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Medline ® Abstract for Reference 79

of 'Surgical resection of lesions of the body and tail of the pancreas'

Metaanalysis of trials comparing minimally invasive and open distal pancreatectomies.
Nigri GR, Rosman AS, Petrucciani N, Fancellu A, Pisano M, Zorcolo L, Ramacciato G, Melis M
Surg Endosc. 2011 May;25(5):1642-51. Epub 2010 Dec 24.
BACKGROUND: The current literature suggests that minimally invasive distal pancreatectomy (MIDP) is associated with faster recovery and less morbidity than open surgery. However, most studies have been limited by a small sample size and a single-institution design. To overcome this problem, the first metaanalysis of studies comparing MIDP and open distal pancreatectomy (ODP) has been performed.
METHODS: A systematic literature review was conducted to identify studies comparing MIDP and ODP. Perioperative outcomes (e.g., morbidity and mortality, pancreatic fistula rates, blood loss) constituted the study end points. Metaanalyses were performed using a random-effects model.
RESULTS: For the metaanalysis, 10 studies including 349 patients undergoing MIDP and 380 patients undergoing ODP were considered suitable. The patients in the two groups were similar with respect to age, body mass index (BMI), American Society of Anesthesiology (ASA) classification, and indication for surgery. The rate of conversion from full laparoscopy to hand-assisted procedure was 37%, and that from minimally invasive to open procedure was 11%. Patients undergoing MIDP had less blood loss, a shorter time to oral intake, and a shorter postoperative hospital stay. The mortality and reoperative rates did not differ between MIDP and ODP. The MIDP approach had fewer overall complications [odds ratio (OR), 0.49; 95% confidence interval (CI), 0.27-0.89], major complications (OR, 0.57; 95% CI, 0.34-0.96), surgical-site infections (OR, 0.32; 95% CI, 0.19-0.53), and pancreatic fistulas (OR, 0.68; 95% CI, 0.47-0.98).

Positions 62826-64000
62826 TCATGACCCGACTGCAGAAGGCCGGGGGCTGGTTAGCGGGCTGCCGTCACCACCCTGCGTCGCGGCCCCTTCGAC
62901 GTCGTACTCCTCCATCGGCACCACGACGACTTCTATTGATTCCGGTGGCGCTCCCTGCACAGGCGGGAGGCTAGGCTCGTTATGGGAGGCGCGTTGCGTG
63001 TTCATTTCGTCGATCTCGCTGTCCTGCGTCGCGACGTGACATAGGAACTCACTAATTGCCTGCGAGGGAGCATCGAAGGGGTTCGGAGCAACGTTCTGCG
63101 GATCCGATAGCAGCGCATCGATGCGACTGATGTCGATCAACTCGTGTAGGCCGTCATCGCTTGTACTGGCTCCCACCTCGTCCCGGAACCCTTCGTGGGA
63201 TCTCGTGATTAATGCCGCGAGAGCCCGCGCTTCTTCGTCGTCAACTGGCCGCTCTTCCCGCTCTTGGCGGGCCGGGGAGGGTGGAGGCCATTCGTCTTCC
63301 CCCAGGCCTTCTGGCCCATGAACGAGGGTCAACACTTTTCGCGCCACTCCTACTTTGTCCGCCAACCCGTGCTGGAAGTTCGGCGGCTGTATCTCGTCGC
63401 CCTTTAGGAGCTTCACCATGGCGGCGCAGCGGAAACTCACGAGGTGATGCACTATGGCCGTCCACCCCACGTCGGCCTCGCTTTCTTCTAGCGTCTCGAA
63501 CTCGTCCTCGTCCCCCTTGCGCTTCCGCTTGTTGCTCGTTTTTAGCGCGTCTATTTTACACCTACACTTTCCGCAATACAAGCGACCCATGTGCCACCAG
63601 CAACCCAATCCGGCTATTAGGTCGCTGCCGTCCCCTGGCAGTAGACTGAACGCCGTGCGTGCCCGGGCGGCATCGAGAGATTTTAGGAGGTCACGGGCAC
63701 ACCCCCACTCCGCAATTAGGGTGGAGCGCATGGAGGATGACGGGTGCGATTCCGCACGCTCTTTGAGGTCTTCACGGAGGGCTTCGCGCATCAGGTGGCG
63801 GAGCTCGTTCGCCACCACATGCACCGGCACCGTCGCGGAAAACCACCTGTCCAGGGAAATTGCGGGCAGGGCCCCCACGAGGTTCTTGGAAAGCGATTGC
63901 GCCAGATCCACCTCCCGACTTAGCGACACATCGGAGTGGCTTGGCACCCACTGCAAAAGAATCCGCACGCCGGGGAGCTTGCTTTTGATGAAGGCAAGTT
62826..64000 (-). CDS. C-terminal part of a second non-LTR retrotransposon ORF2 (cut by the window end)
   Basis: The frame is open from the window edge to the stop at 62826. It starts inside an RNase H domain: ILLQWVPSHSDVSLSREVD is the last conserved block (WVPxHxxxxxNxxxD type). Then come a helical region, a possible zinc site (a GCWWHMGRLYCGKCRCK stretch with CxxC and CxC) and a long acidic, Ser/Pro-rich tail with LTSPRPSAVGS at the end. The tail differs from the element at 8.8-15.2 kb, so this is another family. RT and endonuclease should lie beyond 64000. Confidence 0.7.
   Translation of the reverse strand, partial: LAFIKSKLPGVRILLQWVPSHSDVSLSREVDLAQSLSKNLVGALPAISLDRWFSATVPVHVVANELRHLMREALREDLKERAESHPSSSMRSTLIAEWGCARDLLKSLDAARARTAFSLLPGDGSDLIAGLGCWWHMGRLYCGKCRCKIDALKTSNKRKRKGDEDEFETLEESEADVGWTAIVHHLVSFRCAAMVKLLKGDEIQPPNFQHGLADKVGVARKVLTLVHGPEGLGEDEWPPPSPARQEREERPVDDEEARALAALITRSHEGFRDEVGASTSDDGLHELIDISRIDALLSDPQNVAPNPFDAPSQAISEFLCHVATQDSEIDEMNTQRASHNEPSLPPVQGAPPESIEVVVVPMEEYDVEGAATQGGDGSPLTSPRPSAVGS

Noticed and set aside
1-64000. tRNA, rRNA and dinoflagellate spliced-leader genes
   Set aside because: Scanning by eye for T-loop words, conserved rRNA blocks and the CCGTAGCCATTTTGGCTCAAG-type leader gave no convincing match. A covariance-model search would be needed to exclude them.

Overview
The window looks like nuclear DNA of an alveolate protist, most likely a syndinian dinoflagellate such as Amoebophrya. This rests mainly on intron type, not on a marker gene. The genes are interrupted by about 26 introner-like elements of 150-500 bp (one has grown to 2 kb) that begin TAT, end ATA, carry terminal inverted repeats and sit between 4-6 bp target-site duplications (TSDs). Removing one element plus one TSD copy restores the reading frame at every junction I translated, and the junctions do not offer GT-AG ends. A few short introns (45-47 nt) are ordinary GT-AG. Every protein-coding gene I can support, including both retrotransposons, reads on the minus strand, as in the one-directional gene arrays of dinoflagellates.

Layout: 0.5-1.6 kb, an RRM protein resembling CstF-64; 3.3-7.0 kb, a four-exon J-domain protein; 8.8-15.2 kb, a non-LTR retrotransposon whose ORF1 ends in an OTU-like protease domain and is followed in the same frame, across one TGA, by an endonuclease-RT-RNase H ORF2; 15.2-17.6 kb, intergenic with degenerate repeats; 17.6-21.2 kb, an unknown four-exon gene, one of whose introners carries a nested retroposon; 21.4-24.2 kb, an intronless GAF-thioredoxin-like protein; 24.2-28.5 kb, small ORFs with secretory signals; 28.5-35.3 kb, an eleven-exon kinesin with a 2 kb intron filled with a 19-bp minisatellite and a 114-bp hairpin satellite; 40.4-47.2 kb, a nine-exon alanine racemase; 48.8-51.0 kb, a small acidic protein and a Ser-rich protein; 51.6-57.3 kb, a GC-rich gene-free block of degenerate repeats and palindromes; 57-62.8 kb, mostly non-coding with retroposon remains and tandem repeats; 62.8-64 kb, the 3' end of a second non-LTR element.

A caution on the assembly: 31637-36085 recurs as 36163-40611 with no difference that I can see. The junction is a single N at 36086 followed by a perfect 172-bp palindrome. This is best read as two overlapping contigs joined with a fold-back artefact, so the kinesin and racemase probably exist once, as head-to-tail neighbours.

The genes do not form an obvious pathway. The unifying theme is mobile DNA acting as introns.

CONCLUSIONS: The MIDP procedure is feasible, safe, and associated with less blood loss and overall complications, shorter time to oral intake, and shorter postoperative hospital stay. Furthermore, the minimally invasive approach reduces the rate of pancreatic leaks and surgical-site infections after ODP.
Department of Surgery, St. Andrea Hospital, Sapienza University of Rome, 5-Ovest, Via di Grottarossa 1035, 00189, Rome, Italy. giuseppe.nigri@uniroma1.it